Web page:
Retired Chief Warrant Officer 4 Daniel “Dan” Laguna should be dead.
The former Green Beret should have died several times, actually.
But he survived skydiving and car accidents and horrific helicopter crashes and came back stronger each time because he had something to prove.
Of Mexican-Indian descent, the son of poor farmers from Rio Linda, Calif., was the first minority kid many of his classmates had ever met. They teased him and bullied him. Even his teachers said he would probably end up in jail, or at best “flipping burgers” for the rest of his life.
“Those comments only served to make me more determined than ever to prove them wrong,” he later wrote in his memoir, “You Have to Live Hard to Be Hard.” Laguna also had a proud family legacy of service and sacrifice as an example. Not only were two of his uncles killed while serving in the Pacific during World War II, his father, Daniel Laguna Sr., was a wounded veteran.
Blown upward after stepping on a land mine that killed most of his men, he “cussed all the way up and prayed all the way down,” he told his sons. Badly burned, the elder Laguna barely survived, and spent years in the hospital. He still loved the Army, though, and proudly took Laguna and his brothers to war movies like John Wayne’s 1968 film “The Green Berets,” which was a turning point in Laguna’s young life.
“He said, ‘You know, if I had gotten to stay in the Army, this is what I wanted to be. I wanted to be a Green Beret,’” Laguna said in an interview. “My dad wanted to be a drill sergeant … an airborne guy … a Ranger. … Because my dad couldn’t do it, I (wanted) to do it for him.”
Laguna knew that to become a Green Beret he couldn’t just be a good Soldier, he had to be the best. So he finished first on runs, maxed his physical training tests and studied hard. But after three years at Schofield Barracks, Hawaii, he received orders to Fort Jackson, S.C. He was going to be a drill sergeant, another of his father’s dreams.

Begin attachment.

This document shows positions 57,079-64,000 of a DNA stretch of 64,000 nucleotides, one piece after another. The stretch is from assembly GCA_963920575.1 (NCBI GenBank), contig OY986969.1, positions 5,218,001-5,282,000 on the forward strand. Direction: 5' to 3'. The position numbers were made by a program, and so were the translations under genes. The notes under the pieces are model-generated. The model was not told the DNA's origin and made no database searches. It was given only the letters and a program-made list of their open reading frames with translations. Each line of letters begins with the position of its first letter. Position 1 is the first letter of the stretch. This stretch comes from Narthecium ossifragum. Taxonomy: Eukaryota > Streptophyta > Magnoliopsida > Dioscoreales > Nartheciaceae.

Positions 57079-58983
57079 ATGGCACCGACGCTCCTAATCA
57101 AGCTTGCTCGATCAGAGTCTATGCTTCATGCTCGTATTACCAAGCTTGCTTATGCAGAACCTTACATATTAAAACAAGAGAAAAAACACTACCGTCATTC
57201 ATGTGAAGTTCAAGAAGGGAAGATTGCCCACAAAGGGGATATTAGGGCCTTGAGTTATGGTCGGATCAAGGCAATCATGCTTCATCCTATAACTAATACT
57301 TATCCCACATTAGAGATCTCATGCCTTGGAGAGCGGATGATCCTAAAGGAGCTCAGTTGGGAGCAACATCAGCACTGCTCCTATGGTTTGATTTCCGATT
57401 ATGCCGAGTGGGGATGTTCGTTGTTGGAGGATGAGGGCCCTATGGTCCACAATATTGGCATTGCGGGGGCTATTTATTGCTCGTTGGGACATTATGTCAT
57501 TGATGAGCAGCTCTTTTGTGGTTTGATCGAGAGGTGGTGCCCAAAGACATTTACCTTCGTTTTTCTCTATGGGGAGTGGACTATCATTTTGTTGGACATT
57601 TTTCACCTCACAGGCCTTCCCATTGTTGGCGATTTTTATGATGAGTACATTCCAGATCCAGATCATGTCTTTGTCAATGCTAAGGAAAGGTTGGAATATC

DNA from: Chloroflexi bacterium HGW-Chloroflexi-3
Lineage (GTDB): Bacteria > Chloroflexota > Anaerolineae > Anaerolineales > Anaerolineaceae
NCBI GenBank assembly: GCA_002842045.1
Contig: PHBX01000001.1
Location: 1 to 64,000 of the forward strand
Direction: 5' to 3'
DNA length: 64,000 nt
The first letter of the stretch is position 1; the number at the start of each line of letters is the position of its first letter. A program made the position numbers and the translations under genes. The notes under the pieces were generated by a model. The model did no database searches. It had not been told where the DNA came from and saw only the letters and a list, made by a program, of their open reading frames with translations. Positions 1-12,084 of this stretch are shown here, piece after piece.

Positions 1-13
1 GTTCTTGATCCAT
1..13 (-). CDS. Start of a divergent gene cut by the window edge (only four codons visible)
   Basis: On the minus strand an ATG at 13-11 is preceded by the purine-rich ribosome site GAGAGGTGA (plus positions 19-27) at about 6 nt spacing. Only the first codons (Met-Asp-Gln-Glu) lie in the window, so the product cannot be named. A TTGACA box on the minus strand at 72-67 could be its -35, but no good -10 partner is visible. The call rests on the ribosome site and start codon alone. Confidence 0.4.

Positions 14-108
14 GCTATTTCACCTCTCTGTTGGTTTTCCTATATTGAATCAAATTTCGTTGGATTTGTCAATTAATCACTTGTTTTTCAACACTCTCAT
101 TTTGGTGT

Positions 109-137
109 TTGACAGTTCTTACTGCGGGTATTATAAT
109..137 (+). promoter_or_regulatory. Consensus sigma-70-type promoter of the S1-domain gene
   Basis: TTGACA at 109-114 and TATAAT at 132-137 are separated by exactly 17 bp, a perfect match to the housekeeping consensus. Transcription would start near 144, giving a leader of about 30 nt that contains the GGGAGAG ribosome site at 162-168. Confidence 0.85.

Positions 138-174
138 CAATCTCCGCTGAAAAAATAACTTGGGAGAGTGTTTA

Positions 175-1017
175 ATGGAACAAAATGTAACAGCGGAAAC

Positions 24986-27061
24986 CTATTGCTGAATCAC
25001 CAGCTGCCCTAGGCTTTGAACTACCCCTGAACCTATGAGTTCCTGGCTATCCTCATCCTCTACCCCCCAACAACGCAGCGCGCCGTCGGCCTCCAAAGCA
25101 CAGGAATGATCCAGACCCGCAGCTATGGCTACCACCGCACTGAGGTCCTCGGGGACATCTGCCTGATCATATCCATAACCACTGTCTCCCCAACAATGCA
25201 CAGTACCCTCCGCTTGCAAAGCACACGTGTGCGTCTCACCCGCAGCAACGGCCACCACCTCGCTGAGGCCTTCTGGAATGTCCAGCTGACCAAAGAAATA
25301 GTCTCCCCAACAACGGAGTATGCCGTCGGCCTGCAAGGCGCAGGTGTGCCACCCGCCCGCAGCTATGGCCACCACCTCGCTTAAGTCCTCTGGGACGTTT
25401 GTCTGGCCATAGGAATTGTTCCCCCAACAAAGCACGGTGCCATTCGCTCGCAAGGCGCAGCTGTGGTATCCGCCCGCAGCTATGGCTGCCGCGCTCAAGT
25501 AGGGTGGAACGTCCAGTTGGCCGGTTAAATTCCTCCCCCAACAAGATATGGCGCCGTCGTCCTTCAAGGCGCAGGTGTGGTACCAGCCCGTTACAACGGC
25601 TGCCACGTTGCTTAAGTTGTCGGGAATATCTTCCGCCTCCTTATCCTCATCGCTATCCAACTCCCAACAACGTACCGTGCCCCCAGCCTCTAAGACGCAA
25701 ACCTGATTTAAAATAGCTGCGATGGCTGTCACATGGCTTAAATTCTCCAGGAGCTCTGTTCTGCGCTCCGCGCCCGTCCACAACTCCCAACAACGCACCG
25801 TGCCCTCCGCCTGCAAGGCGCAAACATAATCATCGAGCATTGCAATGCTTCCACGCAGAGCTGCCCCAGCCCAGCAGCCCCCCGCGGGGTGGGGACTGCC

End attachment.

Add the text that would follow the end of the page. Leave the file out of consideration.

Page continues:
His trainees, who in the mid-70s were among the first enlistees into the all-volunteer Army, never forgot him. He was famous for being tough, and for biting the head off a bird — just the way his Mexican Indian grandfather Merced Santoyo had taught him.
“Early in the mornings we’d go out and catch pheasants or quails … that he would make for breakfast,” Laguna explained. “We would run and catch (them) and pick up two or three at a time. You don’t want them to run off. You can’t let them go, so you bite the head off, set it down and catch more.
“When I was a drill sergeant … I had all these trainees in front of me. We’re at a rifle range … and this bird just fell out of the sky next to me, flopping its wings. I picked it up and bit its head off without thinking, and then … I heard these helmets hitting the ground. It was my trainees passing out.
“I gave some survival classes and showed them how to kill and skin rabbits by biting a hole in the back of a rabbit’s neck and ripping it off. … I was just teaching them how I was raised as a Native American. You don’t waste anything and you don’t have a lot of tools,” Laguna continued.
They were survival skills that served him well when he finally did become a Green Beret in 1978. That green beret, which he promptly presented to his father, symbolized “the culmination of years of dreams and effort.” Of 250 Soldiers in his class, 30 had graduated. “It’s a test of fortitude. … You weed out the ones who want to go there just to wear the beret.”
Later, as an instructor at the Special Forces school, Laguna not only headed the survival committee, he helped former prisoner of war Col. Nick Rowe — famous for escaping the North Vietnamese after five years of captivity — develop Survival, Evasion, Resistance and Escape training requirements that are still in use today.
“I think one of the most important survival skills … you need to know is what you can handle, what your body can withstand as far as being deprived of food and water, mental and physical (stress),” Laguna said. “That’s one of our greatest survival skills. That’s why we put that SERE program together, because it teaches a person how far he can go before he … breaks down.
“I tried to (teach) the ‘don’t give up’ attitude. … What I try to instill in all of the students I’ve taught is ‘You can go further than you think you can. You can do more than you think you can.’ It’s all mental.”
An “If-you-can-do-it, I-can-do-it” bet with his brother Art, a pilot and eventually a chief warrant officer 5 in the California National Guard, landed Laguna in flight school with only two weeks’ notice. Then Laguna joined the brand-new 160th Special Operations Aviation Regiment (Night Stalkers), where he spent the rest of his career.
“We (got) to go a lot of places, do a lot of neat things, either training or real-world missions,” Laguna remembered. “Obviously a lot of them we can’t talk about, but … my career was very rewarding. … That’s probably at the sacrifice of my family … but I had 100-percent support from my wife.”
It was especially hard on his wife, Deonna, and kids when Laguna deployed to Iraq during Desert Storm. He wasn’t “officially” there, so Deonna had to say he was at a “training exercise” while other families displayed yellow ribbons.